19. The electronic device of claim 17, wherein the selection mechanism is a component selected from a group of components consisting of a processor, a display driver, and a switch.
20. The electronic device of claim 17, wherein the detection mechanism is a sensor capable of detecting gravity.
21. The electronic device of claim 17, wherein the first surface is on a first panel, and wherein the second surface is on a second panel that opposes the first panel.
22. The elcctronic devicc of claim 1, wherein the first housing segment is detachably coupled to the second housing segment.
23. The electronic device of claim 1, wherein the first module is configured to operate in an alternative mode wherein the first and second modules are operational concurrently.
24. The electronic device according to claim 13, wherein the at least one form of wireless communication is selected from a group of wireless communication activities consisting of global positioning system activity, cellular telephone activity, modem activity, wireless receiver activity, and combinations thereof.
25. The electronic device according to claim 24, wherein the cellular telephone activity includes at least one of cellular voice mode, text messaging, e-mail accessing, and web browsing.
26. The electronic device according to claim 17 wherein the common component is a processor.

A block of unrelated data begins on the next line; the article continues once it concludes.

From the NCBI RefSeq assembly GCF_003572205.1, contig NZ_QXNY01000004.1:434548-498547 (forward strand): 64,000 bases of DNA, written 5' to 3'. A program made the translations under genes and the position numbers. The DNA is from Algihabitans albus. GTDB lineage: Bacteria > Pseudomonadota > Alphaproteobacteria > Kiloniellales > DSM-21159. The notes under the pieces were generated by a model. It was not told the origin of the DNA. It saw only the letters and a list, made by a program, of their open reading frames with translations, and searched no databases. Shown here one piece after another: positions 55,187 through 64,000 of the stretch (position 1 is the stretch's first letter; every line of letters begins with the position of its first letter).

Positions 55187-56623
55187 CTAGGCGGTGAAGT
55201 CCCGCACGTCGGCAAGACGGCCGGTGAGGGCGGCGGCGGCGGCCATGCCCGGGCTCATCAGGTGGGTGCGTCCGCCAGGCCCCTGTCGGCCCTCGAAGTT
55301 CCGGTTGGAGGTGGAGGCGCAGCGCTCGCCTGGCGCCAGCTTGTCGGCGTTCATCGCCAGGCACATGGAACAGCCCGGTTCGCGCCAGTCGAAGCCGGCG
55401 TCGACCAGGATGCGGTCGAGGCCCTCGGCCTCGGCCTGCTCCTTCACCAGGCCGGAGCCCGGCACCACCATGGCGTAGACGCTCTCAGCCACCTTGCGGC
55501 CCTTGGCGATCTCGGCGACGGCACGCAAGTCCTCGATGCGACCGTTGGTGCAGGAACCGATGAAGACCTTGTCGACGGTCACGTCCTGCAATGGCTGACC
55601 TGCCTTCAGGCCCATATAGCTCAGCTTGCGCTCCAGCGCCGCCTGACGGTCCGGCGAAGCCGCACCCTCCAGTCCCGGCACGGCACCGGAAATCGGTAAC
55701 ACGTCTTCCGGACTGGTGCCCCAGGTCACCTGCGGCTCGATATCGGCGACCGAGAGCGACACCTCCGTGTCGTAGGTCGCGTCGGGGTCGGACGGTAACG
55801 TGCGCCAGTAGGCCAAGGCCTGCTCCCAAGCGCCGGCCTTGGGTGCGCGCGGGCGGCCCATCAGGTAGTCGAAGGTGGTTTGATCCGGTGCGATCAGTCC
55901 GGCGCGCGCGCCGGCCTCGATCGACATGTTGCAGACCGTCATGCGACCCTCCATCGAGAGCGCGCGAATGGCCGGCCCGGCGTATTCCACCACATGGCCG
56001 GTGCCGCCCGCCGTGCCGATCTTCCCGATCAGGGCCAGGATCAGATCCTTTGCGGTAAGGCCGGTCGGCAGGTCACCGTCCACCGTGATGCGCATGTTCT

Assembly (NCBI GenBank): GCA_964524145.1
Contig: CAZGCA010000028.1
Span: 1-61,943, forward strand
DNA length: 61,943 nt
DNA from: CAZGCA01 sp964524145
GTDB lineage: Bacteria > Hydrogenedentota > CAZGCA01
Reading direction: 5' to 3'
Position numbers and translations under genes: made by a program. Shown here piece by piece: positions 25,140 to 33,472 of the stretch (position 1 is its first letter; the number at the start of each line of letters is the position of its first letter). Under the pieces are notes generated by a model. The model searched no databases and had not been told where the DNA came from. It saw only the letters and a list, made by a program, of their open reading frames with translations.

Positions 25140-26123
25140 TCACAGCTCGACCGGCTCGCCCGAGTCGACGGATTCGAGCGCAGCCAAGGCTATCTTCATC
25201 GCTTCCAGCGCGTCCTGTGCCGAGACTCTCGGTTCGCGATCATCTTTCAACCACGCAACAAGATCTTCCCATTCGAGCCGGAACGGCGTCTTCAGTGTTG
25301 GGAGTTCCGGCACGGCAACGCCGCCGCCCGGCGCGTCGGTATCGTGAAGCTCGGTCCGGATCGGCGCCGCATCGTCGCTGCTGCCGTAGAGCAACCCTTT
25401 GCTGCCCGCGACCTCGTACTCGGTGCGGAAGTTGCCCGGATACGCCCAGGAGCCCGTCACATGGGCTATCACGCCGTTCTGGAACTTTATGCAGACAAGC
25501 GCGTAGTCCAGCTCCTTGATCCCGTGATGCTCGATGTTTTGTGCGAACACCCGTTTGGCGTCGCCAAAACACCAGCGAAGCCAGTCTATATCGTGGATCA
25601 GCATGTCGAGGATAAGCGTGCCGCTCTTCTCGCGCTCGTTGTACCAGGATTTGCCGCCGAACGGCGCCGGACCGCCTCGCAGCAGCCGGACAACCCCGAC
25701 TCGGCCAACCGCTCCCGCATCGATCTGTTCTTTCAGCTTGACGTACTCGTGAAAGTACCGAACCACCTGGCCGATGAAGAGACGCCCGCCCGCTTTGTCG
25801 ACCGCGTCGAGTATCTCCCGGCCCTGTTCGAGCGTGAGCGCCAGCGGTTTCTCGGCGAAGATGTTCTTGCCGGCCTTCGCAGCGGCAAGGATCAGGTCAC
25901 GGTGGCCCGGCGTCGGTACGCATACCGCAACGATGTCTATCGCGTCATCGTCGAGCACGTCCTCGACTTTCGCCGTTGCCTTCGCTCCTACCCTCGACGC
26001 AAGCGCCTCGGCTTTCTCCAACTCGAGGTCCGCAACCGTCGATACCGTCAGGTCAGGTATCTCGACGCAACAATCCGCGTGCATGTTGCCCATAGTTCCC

Description
FIELD OF THE INVENTION

The present invention relates to electronic devices. In particular, the present invention relates to an electronic device having functionality dependent on its orientation.

BACKGROUND OF THE INVENTION

Portable electronics devices tend to combine functionality with small size. But in order to add functionality, portable electronic devices tend to have to sacrifice compactness. Additional functionality typically requires additional user-interface features. A housing for an electronic device has to be sufficient in size in order to provide for the additional user-interface features. The housing may also have to be sufficient to provide for additional internal components needed for the added functionality.

Devices that combine to distinct functions are usually larger or more bulky than devices that provide the same functions individually. For example, hybrid devices exist that are both personal digital assistants (PDAs) and cellular phones. These devices tend to be larger than devices that are only cellular phones or PDAs. Part of the reason why hybrid devices are larger is that the device's PDA functionality require it to be large enough to provide user-interface features that include a contact-sensitive display, a set of buttons and a stylus. The cellular phone functionality requires sufficient housing space to support a numeric keypad, and an antenna. The user-interface features of the PDA and cellular phone functions do not overlap. Consequently, the housing has to be large enough to provide both.

SUMMARY OF THE INVENTION